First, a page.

Teeth grinding in children is a subject that often crops up in kids’ dentistry, particularly with first-time parents. Maybe you’ve noticed your little one is constantly moving their mouth while asleep, and you may have heard a grating sound when their teeth meet. Both of these are common signs of sleep bruxism.
Teeth grinding in youngsters is more common than you think, with studies estimating that anywhere from 6% to 50% of children grind their teeth during the night. Furthermore, ABC News reported that dentists saw a surge in teeth grinding in children and adults during the Covid-19 pandemic.
What is bruxism?
Bruxism refers to the constant grinding and clenching of teeth. There are two types of bruxism: awake bruxism and sleep bruxism. The former is more common and usually consists of teeth clenching without the teeth grinding.
While it’s natural to feel concerned when your child grinds their teeth during sleep, in most cases, it’s unlikely to cause any long-term damage, and it is likely to continue into adulthood. Sometimes teeth grinding can be exacerbated by anxiety or medical problems, so it’s always best to have it checked during a kids’ dentistry appointment.
Teeth grinding in children – What causes it?
No one knows why some children grind their teeth and others don’t, there’s a genetic influence usually. It could be exacerbated:
- If your little one has discomfort or earache from teething and is clenching their teeth to ease the pain.
- If their teeth are misaligned.
- As a result of allergies, nutritional deficiencies, dehydration or medication they are receiving.
In older children, teeth grinding is more likely to get worsened by stress and anxiety. For example, they may be worried about starting a new school, moving house, or even the birth of a sibling.
If you notice your little one is grinding their teeth most nights, it’s a good idea to make a kid’s dentistry appointment with our friendly, caring dentists. Symptoms such as cracks, chipped tooth enamel, and even broken teeth are signs of bruxism, as are misaligned teeth, which may be making the problem worse.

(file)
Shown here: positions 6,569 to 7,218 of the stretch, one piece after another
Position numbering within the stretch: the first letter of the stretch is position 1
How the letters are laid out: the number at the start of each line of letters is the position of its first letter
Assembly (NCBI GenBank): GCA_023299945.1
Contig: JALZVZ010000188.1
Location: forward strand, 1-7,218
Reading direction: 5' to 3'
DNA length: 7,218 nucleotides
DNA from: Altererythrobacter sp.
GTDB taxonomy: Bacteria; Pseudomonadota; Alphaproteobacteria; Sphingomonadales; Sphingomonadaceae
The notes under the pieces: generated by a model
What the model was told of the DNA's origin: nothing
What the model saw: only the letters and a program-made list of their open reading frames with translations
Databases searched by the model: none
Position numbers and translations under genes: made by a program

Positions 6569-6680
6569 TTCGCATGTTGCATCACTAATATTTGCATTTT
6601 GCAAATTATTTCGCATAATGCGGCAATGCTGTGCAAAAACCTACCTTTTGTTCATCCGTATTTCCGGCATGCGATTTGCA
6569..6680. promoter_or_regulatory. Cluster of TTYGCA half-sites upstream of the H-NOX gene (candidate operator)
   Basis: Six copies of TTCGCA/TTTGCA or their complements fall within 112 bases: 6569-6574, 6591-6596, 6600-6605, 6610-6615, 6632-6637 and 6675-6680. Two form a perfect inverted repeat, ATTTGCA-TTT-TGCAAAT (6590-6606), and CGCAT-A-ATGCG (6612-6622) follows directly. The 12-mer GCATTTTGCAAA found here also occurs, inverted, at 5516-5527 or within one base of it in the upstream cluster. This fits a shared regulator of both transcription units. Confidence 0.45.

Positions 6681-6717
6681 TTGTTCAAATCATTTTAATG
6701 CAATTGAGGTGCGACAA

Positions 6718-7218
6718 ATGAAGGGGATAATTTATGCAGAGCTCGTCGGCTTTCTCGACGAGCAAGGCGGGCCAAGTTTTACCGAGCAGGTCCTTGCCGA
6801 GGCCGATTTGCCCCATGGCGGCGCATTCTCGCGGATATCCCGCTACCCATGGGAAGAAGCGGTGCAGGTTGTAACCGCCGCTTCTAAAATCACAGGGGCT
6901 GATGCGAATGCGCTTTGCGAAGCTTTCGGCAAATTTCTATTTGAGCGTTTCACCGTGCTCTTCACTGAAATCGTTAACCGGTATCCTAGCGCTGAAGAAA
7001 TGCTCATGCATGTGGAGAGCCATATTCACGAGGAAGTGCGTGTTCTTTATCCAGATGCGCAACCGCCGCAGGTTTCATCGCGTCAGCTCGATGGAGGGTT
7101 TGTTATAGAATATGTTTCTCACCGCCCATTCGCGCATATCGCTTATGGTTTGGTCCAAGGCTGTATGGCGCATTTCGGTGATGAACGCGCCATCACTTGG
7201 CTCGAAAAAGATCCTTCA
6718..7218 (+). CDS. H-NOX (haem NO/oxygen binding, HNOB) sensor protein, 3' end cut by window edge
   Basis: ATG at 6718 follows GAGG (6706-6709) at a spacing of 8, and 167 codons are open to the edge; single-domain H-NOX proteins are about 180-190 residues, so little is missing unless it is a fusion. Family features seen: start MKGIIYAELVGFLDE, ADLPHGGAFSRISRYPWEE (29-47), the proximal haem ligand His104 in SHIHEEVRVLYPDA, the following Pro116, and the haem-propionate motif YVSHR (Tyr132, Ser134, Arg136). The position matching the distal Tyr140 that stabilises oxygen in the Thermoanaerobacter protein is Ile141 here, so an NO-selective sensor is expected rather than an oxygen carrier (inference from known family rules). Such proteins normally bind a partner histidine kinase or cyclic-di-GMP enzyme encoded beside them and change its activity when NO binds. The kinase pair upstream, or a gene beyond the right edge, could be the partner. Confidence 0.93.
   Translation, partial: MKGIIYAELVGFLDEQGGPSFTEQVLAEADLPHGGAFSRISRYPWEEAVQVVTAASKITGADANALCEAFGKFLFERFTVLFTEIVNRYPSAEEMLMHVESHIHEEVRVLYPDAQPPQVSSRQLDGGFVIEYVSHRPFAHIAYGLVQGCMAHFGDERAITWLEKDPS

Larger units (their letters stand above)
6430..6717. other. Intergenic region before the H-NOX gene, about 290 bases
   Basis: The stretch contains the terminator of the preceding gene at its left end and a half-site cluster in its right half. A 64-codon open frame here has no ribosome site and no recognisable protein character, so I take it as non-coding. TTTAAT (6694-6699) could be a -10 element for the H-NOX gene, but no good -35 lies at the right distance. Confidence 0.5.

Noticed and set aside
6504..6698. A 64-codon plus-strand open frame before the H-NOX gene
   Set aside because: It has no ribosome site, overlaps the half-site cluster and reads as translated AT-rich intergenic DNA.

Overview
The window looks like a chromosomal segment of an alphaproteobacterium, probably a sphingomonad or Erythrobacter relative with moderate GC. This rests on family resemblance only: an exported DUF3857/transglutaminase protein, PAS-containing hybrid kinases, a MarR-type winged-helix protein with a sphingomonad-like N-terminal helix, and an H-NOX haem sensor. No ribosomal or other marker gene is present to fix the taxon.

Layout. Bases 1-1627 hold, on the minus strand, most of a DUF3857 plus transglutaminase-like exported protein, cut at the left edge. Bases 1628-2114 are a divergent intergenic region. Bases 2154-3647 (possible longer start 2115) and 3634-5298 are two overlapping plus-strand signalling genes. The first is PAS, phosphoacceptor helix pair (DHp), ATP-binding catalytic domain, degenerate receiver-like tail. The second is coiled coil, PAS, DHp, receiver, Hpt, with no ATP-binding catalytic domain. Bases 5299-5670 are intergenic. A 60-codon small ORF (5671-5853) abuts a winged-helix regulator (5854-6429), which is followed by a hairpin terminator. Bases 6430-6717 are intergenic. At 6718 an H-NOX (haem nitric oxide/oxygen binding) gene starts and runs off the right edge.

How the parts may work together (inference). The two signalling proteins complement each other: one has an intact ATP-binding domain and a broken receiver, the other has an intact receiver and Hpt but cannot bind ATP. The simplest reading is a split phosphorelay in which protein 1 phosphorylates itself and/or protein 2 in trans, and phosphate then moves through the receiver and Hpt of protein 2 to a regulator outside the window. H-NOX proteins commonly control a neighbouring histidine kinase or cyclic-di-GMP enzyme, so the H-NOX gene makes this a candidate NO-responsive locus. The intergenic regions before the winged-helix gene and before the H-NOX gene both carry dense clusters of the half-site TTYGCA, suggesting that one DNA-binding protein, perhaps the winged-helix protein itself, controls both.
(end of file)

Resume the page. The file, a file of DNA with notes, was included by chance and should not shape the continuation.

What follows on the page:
Teeth grinding treatment
A night guard or occlusal splint can be made to manage grinding. While it won’t cure grinding, it will prevent damage from teeth rubbing against each other. It is recommended after facial-skeletal growth has ceased, which is in late adolescence.
You can help your child by getting them into a relaxing pre-bedtime routine. A warm bath, soothing music and bedtime stories can help them drift off to sleep more calmly. Older children should limit their time on electronic devices and be provided with a nutritious snack low in added sugars.
If you are wondering how to manage teeth grinding in children, there is no specific bruxism treatment in kids’ dentistry. Instead, here are a few handy tips that might help:
- Talk to your child about what is bothering them and try to help them find a solution to the problem.
- Help them relax before bedtime with a warm shower and a cuddle.
- If they have developed a sore jaw, there are jaw exercises and anti-inflammatories to take.
Meanwhile, relax knowing that the teeth damage caused by grinding is usually not significant and there are management strategies in late adolescence.
PubMed.Gov: Prevalence of sleep bruxism in children: a systematic review
ABC News.go.com: Dentists say teeth grinding is surging during COVID-19 pandemic
PubMed.Gov: Sleep bruxism in children: relationship with screen-time and sugar consumption